(Mt) – SEU Team Formation Discussion

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Employees Motivation Strategies , Management homework help

Employees Motivation Strategies , Management homework help
What Would You Do? Case AssignmentSASCary. North CarolinaSAS (pronounced “sass”), which is short for Statistical Analysis System, began when it set out to create statistical software to help agricultural researchers who were studying the effects of soil, seeds, and the weather on crop yields. In 1970, researchers had to write new computer programs every time they analyzed data. SAS standardized that process and made it faster. Because the statistics faculty who wrote SAS needed to generate funds to cover the expiring grant money that paid their salaries, they started leasing SAS to universities and pharmaceutical companies. By 1976, they had 100 customers. However, it wasn’t until the first SAS Users Conference later that year, when 300 people showed up, that they realized their business opportunity. As you tell people now, that was pretty much the ‘aha” moment.”From website traffic, to credit cards replacing cash, to genome sequencing, to sentiment analysis (analyzing every tweet, blog, and discussion group comment about your company and its products), the amount of digital data that a company has to go through is increasing at exponential rates. As a result, 79 percent of Fortune 500 companies use SAS. Shell Oil uses it to analyze data to predict how long the pumps will run on its North Sea oil-drilling platforms. Kohl’s department store maximizes profits by using SAS to analyze which products to mark down for sale. Credit card companies use SAS to reduce fraud by identifying unusual credit card purchases in real time. Finally, telecomm companies offer great deals to customers who, via SAS, they’ve determined are more likely to switch to competitors.Although SAS has been profitable every year since inception, there are threats to its highly successful business model. First, says Gareth Doherty, an industry analyst, “Most organizations aren’t in a position to be able to leverage some of the sophisticated applications that SAS offers because the No. 1 constraint when one is working with a tool this sophisticated is the user. If one doesn’t have a rocket scientist sitting behind the desk, it doesn’t matter what one has running on the desktop.” Second, SAS products are expensive, starting at $1 million for industry specific products (i.e., banking or retail), followed by subscription renewals that are 20 percent to 30 percent of the purchase price. Although SAS spends 22 percent of its revenue on research and development each year, larger firms are buying business intelligence companies to compete directly with SAS. SAP paid $6.8 billion for Business Objects, and Oracle paid $3.3 billion for Hyperion. The largest threat may come, however, from IBM, which paid $4.9 billion for Cognos and $1.2 billion for SPSS. IBM combined those firms into its business analytics group, which will employ 200 scientists and 4,000 consultants and analysts. Industry analyst Bill Hostmann says, “It will be a dogfight. SAS has never faced a competitor like IBM. And I do think IBM sees SAS as a big, fatted cow.”With competition intensifying, SAS is shortening its product development cycle from 24 to 36 months to 12 to 18 months. Change like that can’t be achieved without attracting and retaining a highly motivated workforce. That’s increasingly difficult with tech job openings up 62 percent and a 22 percent average turnover rate in the software industry. That’s why Google gave all of its employees a 10 percent raise and a $1,000 bonus. So, the first step in maintaining one’s competitiveness is figuring out what motivates people to join a SAS. Second, getting people to join SAS is one thing, but how does one get them to work hard and maximize their efforts? Should one be egalitarian and pay everyone the same, or should they closely link pay and performance? Finally, how does one get his or her most talented managers and software engineers to stay? Does SAS need to “go public” like its competitors and issue stock and stock options to its employees? Or are there other ways for SAS to reward people and remain competitive in the talent market?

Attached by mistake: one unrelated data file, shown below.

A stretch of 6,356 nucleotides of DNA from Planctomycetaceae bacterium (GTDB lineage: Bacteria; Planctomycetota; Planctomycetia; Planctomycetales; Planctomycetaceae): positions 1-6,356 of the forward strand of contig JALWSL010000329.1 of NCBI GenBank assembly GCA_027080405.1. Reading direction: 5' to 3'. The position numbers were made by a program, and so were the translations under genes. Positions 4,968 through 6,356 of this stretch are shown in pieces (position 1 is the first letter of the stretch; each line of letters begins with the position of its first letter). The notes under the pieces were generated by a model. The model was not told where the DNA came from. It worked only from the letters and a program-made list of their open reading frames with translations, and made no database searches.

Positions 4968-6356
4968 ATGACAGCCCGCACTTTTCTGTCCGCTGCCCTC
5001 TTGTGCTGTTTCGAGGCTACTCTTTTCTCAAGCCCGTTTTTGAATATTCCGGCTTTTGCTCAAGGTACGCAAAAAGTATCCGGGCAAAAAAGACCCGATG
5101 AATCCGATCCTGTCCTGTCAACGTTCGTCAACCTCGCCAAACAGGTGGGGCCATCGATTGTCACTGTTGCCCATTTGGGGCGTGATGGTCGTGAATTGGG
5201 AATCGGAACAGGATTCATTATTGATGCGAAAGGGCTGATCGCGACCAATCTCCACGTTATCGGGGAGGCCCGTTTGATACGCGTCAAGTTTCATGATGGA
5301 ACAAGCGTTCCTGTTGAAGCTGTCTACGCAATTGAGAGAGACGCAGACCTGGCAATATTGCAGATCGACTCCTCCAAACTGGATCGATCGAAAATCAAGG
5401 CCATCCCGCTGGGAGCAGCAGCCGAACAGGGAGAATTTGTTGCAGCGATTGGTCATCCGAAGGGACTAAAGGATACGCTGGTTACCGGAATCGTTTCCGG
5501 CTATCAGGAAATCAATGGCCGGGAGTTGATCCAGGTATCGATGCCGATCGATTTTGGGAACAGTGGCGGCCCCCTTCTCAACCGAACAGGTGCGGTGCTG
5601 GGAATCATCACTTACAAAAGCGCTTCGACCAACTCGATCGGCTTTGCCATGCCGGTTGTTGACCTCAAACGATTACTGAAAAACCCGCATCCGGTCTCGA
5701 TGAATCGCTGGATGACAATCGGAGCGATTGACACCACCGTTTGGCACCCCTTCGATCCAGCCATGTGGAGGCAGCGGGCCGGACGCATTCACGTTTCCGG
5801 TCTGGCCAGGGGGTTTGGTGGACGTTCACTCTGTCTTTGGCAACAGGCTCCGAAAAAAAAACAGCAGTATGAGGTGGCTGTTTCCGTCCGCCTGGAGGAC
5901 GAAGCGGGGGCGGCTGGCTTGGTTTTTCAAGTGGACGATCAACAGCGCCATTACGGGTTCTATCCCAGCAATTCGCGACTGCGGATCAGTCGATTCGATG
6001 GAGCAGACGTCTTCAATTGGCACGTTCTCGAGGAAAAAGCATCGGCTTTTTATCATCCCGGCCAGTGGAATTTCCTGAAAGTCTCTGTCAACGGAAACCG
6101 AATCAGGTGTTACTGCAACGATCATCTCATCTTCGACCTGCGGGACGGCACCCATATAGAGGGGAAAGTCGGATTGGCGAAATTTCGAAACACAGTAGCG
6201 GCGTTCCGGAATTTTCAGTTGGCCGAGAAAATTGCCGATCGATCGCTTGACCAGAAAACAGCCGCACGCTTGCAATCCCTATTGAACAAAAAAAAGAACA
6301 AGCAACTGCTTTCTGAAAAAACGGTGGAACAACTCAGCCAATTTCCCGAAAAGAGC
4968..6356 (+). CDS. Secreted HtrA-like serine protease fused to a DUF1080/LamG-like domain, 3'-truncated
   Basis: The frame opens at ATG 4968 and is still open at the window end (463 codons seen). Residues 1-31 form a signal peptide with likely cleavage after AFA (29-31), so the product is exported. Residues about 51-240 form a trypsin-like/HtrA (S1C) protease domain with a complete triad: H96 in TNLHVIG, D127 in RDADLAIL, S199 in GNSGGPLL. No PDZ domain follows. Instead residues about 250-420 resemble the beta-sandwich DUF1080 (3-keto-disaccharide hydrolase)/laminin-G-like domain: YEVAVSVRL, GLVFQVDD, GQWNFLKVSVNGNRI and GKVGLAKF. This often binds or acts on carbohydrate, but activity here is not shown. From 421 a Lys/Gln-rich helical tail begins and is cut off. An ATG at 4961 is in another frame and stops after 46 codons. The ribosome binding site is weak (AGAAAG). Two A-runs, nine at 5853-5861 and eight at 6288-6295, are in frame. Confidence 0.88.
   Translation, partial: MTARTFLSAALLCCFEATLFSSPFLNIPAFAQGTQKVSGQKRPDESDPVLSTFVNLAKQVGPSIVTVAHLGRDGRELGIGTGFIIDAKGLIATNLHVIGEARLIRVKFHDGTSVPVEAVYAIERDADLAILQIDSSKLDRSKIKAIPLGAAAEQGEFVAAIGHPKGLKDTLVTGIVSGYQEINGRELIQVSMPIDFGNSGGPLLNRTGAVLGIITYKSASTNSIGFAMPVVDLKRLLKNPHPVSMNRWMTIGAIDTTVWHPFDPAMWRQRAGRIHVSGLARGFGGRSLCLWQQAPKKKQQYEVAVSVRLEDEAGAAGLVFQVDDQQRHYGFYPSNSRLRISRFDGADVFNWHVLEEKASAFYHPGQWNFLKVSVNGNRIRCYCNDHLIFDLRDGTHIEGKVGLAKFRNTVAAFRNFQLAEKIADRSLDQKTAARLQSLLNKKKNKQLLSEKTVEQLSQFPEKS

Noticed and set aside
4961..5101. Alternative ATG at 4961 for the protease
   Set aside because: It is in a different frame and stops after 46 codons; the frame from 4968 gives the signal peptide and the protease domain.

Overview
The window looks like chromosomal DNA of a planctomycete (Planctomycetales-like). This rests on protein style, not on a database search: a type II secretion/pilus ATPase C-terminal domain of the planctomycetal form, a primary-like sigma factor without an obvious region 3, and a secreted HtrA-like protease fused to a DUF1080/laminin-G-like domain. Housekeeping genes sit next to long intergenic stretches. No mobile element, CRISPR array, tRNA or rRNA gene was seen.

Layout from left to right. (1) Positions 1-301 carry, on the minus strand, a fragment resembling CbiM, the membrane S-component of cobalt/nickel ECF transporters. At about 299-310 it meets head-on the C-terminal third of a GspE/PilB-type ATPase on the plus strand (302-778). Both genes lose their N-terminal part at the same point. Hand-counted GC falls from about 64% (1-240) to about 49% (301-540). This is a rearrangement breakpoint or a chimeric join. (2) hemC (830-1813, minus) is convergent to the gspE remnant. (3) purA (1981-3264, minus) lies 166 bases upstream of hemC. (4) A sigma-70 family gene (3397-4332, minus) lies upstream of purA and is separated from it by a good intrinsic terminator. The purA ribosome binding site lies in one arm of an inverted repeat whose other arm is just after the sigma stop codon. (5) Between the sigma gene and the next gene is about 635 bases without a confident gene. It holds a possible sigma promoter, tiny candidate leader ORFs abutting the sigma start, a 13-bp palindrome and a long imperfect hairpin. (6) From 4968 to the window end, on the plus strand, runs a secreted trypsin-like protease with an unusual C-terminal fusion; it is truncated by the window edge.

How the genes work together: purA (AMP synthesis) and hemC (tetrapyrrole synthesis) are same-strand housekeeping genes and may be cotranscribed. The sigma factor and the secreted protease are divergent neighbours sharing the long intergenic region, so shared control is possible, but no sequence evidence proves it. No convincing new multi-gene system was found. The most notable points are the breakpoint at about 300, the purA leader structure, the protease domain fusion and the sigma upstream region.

The Shift to Team Leadership, business and finance homework help

The Shift to Team Leadership, business and finance homework help
Supervisory Management Class Book title: Supervisory Management 9th Edition The Art of Inspiring, Empowering, and Developing People by Mosley Mosley Pietri Case 9-1 “The Shift to Team Leadership” You work for a company interested in initiating a team leadership training program, and your plant manager has appointed you to an ad hoc task force to study the feasibility of implementing such a program in your plant. In one of the company’s other plants, however, supervisors resisted team leadership, giving the following reasons: 1. Lack of time 2. Leader mind-set (” it’s the leader’s job to make the major decisions.”) 3. Lack of trust in employees 4. Lack of confidence and employees’ abilities or judgment 5. Potential for major negative consequences (“too risky,” “too costly”) 6. Leader’s belief that the leader Knows Best 7. Leader’s concern that developed employees will erode leader’s base of power (” they’re not dependent anymore.”) 8. Leader’s perception that employees don’t desire development (” They don’t really care; they only want to do the minimum required.”) Instructions: 1. Brainstorm ways to overcome supervisors’ predicted resistance to developmental leadership. 2. Outline an initial training agenda for the developmental leadership program to present to the plant manager. 3. Present your analysis and recommendations to the plant manager. 4. Determine which program appears to have the best chance of success and why.

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